Bi-manual gestures are gestures that have actions which “require” two hands in order to be able to complete efficiency. A good example of this is the split gesture. Although the split gesture can be performed using 2 to 10 touch points, since it requires a critical separation between points in a cluster that typically exceeds the diameter of a hand it is best performed by placing fingers from both the left hand and right hand on a touch object and then pulling the two hands apart. This has the effect of creating two discrete touch point clusters still associated with the touch object.

The Tilt Gesture

The Split Gesture

  • 2_point_split
  • 4_point_split

The Complimentary Rotate Gesture

  • 2_point_bimanual_complimentary_rotate

Context Aware Gestures

Context aware gestures require object context data to fully qualify and calculate manipulation deltas.

The pivot gesture allows the user to pivot a touch interactive object about a single touch point. This is done by minimizing the difference between the center of mass the object and the touch point perpendicular to direction of motion. The context in this example is the “center of mass” point of the object (centroid) as it requires detailed knowledge and management of the display object properties.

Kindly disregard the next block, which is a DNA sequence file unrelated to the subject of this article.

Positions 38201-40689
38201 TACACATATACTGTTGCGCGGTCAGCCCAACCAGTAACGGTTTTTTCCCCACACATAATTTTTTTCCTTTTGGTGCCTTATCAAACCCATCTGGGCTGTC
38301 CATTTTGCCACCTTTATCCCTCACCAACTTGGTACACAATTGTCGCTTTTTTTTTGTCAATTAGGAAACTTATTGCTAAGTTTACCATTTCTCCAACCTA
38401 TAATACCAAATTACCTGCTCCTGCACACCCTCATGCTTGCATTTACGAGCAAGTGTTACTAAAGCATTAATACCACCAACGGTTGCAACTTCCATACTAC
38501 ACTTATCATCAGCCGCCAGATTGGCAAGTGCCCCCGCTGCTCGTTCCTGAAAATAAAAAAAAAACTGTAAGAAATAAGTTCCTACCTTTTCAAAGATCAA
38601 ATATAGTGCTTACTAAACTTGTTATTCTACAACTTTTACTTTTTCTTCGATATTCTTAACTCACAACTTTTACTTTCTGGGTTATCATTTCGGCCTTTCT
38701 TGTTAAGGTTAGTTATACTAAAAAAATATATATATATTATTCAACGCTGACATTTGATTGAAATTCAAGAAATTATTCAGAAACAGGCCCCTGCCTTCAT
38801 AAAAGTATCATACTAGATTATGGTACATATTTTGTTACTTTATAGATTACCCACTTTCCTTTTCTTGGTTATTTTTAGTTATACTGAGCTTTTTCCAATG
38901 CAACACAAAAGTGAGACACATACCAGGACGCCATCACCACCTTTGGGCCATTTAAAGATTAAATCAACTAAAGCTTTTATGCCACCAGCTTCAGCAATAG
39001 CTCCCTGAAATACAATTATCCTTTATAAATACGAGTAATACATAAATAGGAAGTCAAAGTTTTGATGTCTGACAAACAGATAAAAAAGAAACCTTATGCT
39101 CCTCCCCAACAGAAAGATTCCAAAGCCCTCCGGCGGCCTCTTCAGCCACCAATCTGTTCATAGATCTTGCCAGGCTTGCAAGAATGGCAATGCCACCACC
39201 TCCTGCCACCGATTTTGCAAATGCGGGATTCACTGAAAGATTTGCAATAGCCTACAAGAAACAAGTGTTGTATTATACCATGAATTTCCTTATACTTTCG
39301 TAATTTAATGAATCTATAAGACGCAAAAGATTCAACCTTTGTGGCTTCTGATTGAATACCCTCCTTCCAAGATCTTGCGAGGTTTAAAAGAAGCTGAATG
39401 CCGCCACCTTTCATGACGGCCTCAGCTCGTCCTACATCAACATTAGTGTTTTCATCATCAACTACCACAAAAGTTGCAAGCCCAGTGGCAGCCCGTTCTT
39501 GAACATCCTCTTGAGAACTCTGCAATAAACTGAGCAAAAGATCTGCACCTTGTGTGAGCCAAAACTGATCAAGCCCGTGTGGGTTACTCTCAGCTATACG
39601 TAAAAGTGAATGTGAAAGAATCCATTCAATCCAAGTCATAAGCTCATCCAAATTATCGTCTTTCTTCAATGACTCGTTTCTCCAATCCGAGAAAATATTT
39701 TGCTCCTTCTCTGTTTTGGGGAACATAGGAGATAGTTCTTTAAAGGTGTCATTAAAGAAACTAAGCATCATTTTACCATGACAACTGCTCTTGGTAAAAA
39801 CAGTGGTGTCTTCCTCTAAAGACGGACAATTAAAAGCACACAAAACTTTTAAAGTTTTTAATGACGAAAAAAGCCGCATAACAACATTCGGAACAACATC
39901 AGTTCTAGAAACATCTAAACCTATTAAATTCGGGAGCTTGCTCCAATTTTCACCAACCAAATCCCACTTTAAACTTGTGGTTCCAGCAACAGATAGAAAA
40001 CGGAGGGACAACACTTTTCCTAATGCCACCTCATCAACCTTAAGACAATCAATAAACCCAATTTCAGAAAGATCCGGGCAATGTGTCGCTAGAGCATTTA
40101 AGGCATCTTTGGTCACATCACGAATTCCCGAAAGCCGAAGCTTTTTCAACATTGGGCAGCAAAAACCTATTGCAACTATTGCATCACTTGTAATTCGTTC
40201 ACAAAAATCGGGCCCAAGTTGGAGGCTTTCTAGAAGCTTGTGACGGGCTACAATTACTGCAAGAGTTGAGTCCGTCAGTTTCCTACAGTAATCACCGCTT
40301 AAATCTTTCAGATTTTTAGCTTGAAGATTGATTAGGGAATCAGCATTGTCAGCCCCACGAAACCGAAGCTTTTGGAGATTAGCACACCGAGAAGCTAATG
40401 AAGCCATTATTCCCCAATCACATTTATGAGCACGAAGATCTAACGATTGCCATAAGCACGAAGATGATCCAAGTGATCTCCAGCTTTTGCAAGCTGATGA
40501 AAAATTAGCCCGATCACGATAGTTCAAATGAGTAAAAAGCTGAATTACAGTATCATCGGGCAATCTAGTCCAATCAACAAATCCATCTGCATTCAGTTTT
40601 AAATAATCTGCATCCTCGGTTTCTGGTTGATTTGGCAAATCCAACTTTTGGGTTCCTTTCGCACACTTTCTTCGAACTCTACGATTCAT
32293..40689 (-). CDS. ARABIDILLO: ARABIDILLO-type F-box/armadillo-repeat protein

Tap to Scale
Using a tap to create a temporary anchor point on a display object as a user defined reference point. A second dynamic touch point is then added to touch interactive object and standard scale deltas can be calculated so that a scale gesture event can be created. The context in this example is the custom application of tap to create a static virtual touch point and temporarily attach it to a display object cluster.

Tap to Rotate
Using a tap to create a temporary anchor point on a display object as a user defined reference point. A second dynamic touch point is then added to touch interactive object and standard rotation deltas can be calculated so that a rotate gesture event can be created. The context in this example is the custom application of tap to create a static virtual touch point and temporarily attach it to a display object cluster.

Gesture Sequences